Philly’s Rapid Redevelopment Is Putting Its Architectural Character at Risk
The city’s look is changing faster than it ever has — but whose version of Philly are we building?
When the owners of Capogiro Gelato Artisans announced they were closing all locations in December, my social media feeds exploded. There was mass mourning; people were tweeting, “What circle of hell must we be in?” with a proliferation of crying emojis.
Personally, I’ve never been much of a frozen-dessert enthusiast. When all the other kids were gobbling up ice cream and screaming “Brain freeze!” with delight in grade school, I was dabbing my ice-cream cone with my tongue like it was a live grenade. Even now, I prefer pudding, which might explain why I’d only been to Capogiro once. I had few associations with it, yet its demise was devastating whole swaths of my social circle. What was I missing?
Of course, the mourning wasn’t really about the gelato, just as my heartbreak over the closure of Little Pete’s had nothing to do with french fries. For many people, a particular Capogiro had been the locus of ritual and community — evenings with a high-school posse, romantic first dates that led to marriage, excursions after the birth of a newborn as a freshly minted family.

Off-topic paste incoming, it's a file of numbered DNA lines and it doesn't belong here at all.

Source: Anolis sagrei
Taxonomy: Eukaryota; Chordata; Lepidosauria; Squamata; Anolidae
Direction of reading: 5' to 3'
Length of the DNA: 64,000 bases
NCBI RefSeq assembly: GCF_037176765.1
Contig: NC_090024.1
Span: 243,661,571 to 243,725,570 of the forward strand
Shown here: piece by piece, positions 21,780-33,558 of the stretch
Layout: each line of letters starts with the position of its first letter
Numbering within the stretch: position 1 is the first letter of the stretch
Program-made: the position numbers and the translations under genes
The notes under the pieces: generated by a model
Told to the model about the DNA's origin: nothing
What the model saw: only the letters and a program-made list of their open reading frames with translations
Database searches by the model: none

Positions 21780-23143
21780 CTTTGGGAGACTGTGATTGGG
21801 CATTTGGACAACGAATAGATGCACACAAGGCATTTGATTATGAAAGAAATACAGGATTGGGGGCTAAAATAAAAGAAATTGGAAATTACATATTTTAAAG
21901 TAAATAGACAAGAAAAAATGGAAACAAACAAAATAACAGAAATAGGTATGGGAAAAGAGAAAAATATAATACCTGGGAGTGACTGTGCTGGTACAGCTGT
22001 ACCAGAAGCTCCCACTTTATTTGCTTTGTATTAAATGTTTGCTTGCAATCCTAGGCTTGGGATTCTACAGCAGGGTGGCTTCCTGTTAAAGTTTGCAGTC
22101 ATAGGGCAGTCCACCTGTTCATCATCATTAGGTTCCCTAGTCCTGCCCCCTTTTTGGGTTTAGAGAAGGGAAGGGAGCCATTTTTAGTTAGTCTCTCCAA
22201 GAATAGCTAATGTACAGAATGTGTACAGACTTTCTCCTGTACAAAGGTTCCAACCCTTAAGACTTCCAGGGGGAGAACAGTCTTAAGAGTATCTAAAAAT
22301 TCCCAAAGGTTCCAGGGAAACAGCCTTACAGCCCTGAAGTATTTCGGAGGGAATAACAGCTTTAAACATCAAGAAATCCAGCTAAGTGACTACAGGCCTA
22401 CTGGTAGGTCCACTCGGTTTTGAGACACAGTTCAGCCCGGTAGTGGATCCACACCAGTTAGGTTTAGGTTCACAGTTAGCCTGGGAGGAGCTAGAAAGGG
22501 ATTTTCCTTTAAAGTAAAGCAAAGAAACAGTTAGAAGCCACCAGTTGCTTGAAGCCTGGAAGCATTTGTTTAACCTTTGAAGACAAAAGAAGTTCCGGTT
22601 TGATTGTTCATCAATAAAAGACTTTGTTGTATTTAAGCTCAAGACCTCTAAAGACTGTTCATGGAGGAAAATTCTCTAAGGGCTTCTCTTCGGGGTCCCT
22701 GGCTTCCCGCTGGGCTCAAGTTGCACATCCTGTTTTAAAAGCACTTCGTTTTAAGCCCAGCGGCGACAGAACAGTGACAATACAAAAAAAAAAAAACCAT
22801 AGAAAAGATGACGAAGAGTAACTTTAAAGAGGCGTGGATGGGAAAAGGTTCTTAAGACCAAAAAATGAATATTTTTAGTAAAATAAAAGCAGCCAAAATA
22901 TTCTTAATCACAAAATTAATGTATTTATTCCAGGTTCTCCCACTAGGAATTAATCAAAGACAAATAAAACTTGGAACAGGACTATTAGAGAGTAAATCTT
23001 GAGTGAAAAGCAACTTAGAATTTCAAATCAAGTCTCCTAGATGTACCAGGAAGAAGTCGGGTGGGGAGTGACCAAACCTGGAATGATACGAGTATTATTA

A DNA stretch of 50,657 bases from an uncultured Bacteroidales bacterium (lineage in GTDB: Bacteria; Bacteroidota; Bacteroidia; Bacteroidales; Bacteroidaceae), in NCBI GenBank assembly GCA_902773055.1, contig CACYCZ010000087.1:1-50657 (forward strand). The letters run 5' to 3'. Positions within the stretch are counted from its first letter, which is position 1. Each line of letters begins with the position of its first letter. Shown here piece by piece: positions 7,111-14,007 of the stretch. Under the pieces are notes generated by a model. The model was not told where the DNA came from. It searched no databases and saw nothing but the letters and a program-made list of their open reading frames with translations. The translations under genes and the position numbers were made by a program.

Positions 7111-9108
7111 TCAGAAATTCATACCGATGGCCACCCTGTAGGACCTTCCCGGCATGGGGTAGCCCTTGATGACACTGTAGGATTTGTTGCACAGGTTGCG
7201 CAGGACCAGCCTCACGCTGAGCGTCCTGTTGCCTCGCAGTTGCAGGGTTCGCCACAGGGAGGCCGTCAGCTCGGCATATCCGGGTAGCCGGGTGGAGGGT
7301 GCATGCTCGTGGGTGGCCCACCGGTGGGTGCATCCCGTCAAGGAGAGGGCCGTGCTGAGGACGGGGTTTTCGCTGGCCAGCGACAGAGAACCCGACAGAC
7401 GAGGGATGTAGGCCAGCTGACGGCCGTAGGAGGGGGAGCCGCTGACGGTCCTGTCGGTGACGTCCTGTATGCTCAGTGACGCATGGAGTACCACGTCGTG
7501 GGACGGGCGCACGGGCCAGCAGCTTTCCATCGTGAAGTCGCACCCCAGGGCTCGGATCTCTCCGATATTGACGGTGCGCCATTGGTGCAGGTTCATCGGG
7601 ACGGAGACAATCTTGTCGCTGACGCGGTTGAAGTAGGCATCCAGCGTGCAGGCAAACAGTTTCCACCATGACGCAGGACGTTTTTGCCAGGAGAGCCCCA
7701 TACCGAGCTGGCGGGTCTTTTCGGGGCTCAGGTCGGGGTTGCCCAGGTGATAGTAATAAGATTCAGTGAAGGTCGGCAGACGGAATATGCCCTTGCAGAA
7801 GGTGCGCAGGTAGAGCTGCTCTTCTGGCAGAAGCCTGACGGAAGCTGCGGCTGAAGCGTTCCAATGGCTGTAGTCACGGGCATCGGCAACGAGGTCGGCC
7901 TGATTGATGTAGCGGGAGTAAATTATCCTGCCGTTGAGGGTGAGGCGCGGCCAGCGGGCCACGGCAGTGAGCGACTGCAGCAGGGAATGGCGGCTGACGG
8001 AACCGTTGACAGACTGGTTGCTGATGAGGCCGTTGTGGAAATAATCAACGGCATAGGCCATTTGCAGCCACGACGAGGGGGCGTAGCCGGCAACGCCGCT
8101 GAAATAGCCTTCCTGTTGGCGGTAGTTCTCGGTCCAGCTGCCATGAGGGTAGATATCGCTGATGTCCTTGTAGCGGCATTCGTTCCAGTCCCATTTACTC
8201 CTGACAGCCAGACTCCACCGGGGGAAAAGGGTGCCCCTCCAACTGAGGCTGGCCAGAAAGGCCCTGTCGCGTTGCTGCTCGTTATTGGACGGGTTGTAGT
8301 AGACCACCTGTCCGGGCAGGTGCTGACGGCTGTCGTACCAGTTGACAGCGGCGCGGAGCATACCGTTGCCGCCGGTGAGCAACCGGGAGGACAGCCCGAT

The whole thing reminded me, once again, of how my sense of the city is colored by the limitations of my personal experience. Some people felt Capogiro was the very essence of Philly. I’d felt the same way about the long-gone movie theaters on Chestnut Street. My father probably had the same sense about some landmark in the Northeast that he grew up with. None of us were wrong. We were just experiencing different Philadelphias.